For what it’s worth, Mike Conley Jr. would probably be near the top of this list had he stayed all four years. He had the all-time single season record for steals until Craft broke that last year.  

Another defensive category that is worth noting is blocked shots. This is virtually a two-man category for Ohio State historians, and those two players are Ken Johnson and Herb Williams. Johnson holds the school’s all-time single season and career record for swats, but Williams’ consistency over his four years puts him in the No. 2 position.

Williams also ranks second on the all-time Ohio State rebounding list, something that has to be factored in when discussing defensive prowess and big men.

Again, like Conley when it came to steals, had Greg Oden stayed for all four seasons (and presumably remained healthy), he would be very high on the block list. His injury-plagued freshman campaign still featured more than 100 swats and places him third on the single-season record list.

While these statistics are certainly meaningful, of this list of players Lighty probably impacted the game more beyond the box score than anyone else. Like Craft, he was constantly diving on the floor for loose balls, drawing charges and making life miserable on the opposing team’s best ball-handlers every game.

What’s more, he was asked to defend the opposition's most talented guard or forward on a nightly basis.

There is one imperative asterisk to consider when discussing this list of all-time Ohio State defenders. Steals and blocks were not considered official statistics until after the collegiate careers of the two best Buckeyes were both over—Jerry Lucas and John Havlicek.

Heck, Havlicek’s most famous moment on a basketball court revolves around his defensive prowess thanks to a legendary call that occurred when he stole the ball for the Boston Celtics in the 1965 Eastern Conference Finals. He was a staple on NBA All-Defensive teams and had no problem harassing opponents.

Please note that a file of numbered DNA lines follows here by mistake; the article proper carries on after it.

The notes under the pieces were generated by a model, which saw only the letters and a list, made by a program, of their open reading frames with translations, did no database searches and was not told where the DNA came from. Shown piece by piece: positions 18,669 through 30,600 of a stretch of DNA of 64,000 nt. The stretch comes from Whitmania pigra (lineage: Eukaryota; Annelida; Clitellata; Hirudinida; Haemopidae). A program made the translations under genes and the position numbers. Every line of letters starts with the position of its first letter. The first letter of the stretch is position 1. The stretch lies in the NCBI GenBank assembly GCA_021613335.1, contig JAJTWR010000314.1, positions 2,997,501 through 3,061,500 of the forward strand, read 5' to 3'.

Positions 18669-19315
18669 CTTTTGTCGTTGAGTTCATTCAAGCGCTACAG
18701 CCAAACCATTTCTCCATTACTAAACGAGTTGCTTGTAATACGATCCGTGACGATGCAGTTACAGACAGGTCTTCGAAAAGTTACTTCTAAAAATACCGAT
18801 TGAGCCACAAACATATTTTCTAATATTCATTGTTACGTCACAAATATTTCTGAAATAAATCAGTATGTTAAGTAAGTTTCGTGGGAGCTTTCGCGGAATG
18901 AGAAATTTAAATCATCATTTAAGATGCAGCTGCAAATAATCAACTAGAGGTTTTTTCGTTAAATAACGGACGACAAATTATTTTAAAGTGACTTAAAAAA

As for Lucas, nobody comes close to touching him on the all-time career or single season Ohio State rebounding lists. In fact, he occupies the top three spots on that single-season record board alone.

These two won one national championship and went to three Final Fours largely because of their defensive abilities. The 1959-60 season still marks the only national title in school history even though the Buckeyes have been to 11 Final Fours.

Their impact on the program is unmatched to this day.

Basically, Craft is facing some steep competition when it comes to Buckeye defenders. However, that all-time steals record is a nice trump card to throw down in any debate, even if it is difficult to compare guards to big men it this argument.

I believe that Craft definitely ranks as a top-five Ohio State defensive player in the history of the program. He arguably belongs in the top three, and I would have no problem putting him there. But I am just not ready to declare him better than the basketball legends that were Havlicek and Lucas.

At least not yet.